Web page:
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Country Overview


At a glance

Same-sex Relations for Men Legal Throughout the Country?


Same-sex Relations for Women Legal Throughout the Country?


Legal Gender Recognition Possible?


LGBTI Orgs Able to Register?


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Many Indonesians believe that being LGBTIQ or accepting LGBTIQ individuals is against religious norms and societal values. Negative media coverage, stereotypes, homophobic rhetoric, and calls for the criminalization of same-sex relations by religious leaders have exacerbated negative public opinion. Acceptance is slightly higher for transgender individuals, mainly because of the historical social role of the waria people, a third-gender community in Indonesia. Same-sex relations between consensual adults are not criminalized at the national level in Indonesia. However, several provinces, such as Aceh, which operate under Sharia law, criminalize consensual same-sex activity with punishments that include public floggings, imprisonment, hefty fines, and conversion practices. The 2016 National Pornography Act, which is vaguely worded and is open to interpretation, has also been used to target LGBTIQ people. In 2018, a conservative organization submitted a proposal to redefine the current definition of adultery in the penal code to include consensual homosexual relations, but this petition was turned down by the Constitutional Court. The ‘Family Resilience’ bill, introduced in February 2020, defines homosexuality as deviance, requiring LGBTQ people and their families to submit themselves to the authorities for rehabilitation. Since the bill’s proposal, activists have reported an escalation in violence against LGBTIQ people. On December 6, 2022, Indonesia’s parliament passed a new criminal code making consensual sex outside of marriage punishable by up to a year of imprisonment and unmarried couples prohibited from living together. The law disproportionately targets same-sex couples, religious minorities, and women, and also undermines freedom of speech and association.

Global Impact

Sub-Saharan Africa

Outright supports LGBTIQ organizations in Sub-Saharan Africa and works with mainstream human rights organizations to respect human rights and influence positive changes in laws, policies, attitudes and beliefs that cause discrimination against LGBTIQ people.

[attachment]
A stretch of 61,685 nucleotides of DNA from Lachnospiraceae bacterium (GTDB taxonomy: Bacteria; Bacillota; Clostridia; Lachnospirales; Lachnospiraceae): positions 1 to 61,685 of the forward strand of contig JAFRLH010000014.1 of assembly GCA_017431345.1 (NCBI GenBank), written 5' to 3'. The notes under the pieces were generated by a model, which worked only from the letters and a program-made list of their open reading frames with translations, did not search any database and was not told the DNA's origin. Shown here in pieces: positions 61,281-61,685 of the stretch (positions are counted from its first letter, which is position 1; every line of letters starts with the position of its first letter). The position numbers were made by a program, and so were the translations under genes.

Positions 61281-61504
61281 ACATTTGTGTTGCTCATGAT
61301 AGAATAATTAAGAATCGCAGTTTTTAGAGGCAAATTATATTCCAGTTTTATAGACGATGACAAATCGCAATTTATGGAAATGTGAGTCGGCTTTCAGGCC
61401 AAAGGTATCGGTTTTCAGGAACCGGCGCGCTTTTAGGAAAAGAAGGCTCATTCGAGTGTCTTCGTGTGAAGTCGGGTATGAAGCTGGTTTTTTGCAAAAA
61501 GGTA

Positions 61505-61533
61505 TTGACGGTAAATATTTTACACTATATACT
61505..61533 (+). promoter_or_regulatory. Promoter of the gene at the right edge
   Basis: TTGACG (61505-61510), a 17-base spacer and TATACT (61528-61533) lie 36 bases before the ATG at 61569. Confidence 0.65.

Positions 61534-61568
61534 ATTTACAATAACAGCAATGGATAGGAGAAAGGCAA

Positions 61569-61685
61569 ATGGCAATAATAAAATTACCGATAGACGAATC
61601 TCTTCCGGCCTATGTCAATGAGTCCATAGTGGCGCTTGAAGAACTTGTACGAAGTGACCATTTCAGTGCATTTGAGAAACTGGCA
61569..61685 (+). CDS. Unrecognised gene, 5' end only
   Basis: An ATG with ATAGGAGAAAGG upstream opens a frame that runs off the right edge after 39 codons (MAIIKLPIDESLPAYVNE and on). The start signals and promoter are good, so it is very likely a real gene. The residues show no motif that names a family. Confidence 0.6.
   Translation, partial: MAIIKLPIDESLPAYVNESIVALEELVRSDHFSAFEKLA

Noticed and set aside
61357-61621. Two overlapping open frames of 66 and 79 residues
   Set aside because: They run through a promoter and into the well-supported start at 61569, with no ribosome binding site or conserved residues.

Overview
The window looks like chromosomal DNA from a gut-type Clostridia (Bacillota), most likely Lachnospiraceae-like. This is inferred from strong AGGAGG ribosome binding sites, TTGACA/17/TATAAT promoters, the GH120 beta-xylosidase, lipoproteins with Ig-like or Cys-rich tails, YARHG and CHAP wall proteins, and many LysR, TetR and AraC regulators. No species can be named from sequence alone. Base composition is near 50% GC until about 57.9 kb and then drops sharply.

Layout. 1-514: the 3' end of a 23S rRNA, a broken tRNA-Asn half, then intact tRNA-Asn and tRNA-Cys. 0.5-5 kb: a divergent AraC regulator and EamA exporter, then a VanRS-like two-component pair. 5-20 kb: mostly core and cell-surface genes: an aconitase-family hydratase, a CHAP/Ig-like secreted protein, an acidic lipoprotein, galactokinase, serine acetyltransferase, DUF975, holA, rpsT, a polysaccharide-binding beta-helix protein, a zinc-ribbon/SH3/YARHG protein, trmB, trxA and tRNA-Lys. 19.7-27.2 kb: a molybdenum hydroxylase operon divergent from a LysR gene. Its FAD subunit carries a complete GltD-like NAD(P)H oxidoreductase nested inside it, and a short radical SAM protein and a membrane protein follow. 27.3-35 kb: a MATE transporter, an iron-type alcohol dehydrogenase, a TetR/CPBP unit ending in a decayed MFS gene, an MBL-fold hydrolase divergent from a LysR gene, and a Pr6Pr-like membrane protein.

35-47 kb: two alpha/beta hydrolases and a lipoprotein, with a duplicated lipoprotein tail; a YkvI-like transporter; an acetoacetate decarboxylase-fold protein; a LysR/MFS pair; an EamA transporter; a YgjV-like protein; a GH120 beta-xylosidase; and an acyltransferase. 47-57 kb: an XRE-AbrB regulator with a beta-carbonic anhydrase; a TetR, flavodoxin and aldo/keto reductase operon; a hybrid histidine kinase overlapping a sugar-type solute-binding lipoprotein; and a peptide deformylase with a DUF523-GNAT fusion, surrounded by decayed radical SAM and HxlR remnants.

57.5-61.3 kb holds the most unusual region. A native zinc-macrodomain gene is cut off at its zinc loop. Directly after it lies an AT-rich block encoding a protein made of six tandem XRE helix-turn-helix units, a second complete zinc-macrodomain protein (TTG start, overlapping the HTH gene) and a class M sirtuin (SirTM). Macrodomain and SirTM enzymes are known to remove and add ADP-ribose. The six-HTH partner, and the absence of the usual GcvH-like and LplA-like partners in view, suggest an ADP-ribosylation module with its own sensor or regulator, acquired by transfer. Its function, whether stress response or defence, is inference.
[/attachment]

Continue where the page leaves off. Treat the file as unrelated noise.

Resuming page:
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United Nations

Our work at the United Nations centers around advocating for the advancement of the rights of LGBTIQ people.

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Our work in Asia promotes acceptance of sexual and gender diversity at all levels of society.

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Middle East and North Africa

In the Middle East and North Africa, we partner with local groups in various countries as part of our international solidarity work. We also work with our local partners on different topics through capacity building, advocacy, research and holistic security.

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Europe and Central Asia

Outright International partners with activists to fight for an end to human rights violations based on sexual orientation, gender identity and gender expression in Europe and Central Asia, where most of our work involves emergency responses to harassment, discrimination, violence, and most recently, Russia’s brutal and expanded invasion of Ukraine.

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Our work in the Americas continues to build on the fundamental and positive transformation of human rights protections in recent years. We partner with groups in the Caribbean that focus on ending gender-based violence and eradicating discrimination against trans people.

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Our work in the Pacific aims to increase the visibility of activists, respond to human rights emergencies, and actively bridge local, regional, and international activism to achieve equality and justice.

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Human Rights Research

Since 1990, we have partnered with activists from all over the world to produce hundreds of groundbreaking reports.

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